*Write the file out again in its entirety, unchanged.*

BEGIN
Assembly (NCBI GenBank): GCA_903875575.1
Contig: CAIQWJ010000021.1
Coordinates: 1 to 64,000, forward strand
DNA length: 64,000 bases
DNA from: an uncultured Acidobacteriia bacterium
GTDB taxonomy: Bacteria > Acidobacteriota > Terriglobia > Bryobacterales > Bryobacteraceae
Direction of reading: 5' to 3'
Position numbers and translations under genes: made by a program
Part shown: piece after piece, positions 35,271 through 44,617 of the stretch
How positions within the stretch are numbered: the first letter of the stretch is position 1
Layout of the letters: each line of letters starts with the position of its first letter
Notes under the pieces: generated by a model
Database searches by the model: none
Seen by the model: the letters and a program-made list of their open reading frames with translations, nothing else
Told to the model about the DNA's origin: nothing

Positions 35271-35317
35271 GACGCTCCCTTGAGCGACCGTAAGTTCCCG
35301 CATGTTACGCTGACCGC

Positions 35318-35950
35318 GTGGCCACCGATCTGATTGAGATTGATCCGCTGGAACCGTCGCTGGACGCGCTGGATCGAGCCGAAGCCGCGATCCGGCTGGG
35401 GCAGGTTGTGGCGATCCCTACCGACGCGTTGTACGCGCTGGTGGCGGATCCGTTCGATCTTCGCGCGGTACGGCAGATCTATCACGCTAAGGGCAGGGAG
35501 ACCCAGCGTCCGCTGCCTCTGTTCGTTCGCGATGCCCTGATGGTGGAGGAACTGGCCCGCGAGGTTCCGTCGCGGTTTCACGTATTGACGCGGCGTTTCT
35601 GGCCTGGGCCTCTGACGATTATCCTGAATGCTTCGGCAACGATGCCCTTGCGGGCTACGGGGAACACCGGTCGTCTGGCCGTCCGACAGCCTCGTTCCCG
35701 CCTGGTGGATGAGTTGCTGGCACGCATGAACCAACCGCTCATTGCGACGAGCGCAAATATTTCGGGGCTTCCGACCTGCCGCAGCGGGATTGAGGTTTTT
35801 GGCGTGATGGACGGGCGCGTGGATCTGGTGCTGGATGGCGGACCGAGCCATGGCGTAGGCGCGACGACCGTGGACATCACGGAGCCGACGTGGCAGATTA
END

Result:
Assembly (NCBI GenBank): GCA_903875575.1
Contig: CAIQWJ010000021.1
Coordinates: 1 to 64,000, forward strand
DNA length: 64,000 bases
DNA from: an uncultured Acidobacteriia bacterium
GTDB taxonomy: Bacteria > Acidobacteriota > Terriglobia > Bryobacterales > Bryobacteraceae
Direction of reading: 5' to 3'
Position numbers and translations under genes: made by a program
Part shown: piece after piece, positions 35,271 through 44,617 of the stretch
How positions within the stretch are numbered: the first letter of the stretch is position 1
Layout of the letters: each line of letters starts with the position of its first letter
Notes under the pieces: generated by a model
Database searches by the model: none
Seen by the model: the letters and a program-made list of their open reading frames with translations, nothing else
Told to the model about the DNA's origin: nothing

Positions 35271-35317
35271 GACGCTCCCTTGAGCGACCGTAAGTTCCCG
35301 CATGTTACGCTGACCGC

Positions 35318-35950
35318 GTGGCCACCGATCTGATTGAGATTGATCCGCTGGAACCGTCGCTGGACGCGCTGGATCGAGCCGAAGCCGCGATCCGGCTGGG
35401 GCAGGTTGTGGCGATCCCTACCGACGCGTTGTACGCGCTGGTGGCGGATCCGTTCGATCTTCGCGCGGTACGGCAGATCTATCACGCTAAGGGCAGGGAG
35501 ACCCAGCGTCCGCTGCCTCTGTTCGTTCGCGATGCCCTGATGGTGGAGGAACTGGCCCGCGAGGTTCCGTCGCGGTTTCACGTATTGACGCGGCGTTTCT
35601 GGCCTGGGCCTCTGACGATTATCCTGAATGCTTCGGCAACGATGCCCTTGCGGGCTACGGGGAACACCGGTCGTCTGGCCGTCCGACAGCCTCGTTCCCG
35701 CCTGGTGGATGAGTTGCTGGCACGCATGAACCAACCGCTCATTGCGACGAGCGCAAATATTTCGGGGCTTCCGACCTGCCGCAGCGGGATTGAGGTTTTT
35801 GGCGTGATGGACGGGCGCGTGGATCTGGTGCTGGATGGCGGACCGAGCCATGGCGTAGGCGCGACGACCGTGGACATCACGGAGCCGACGTGGCAGATTA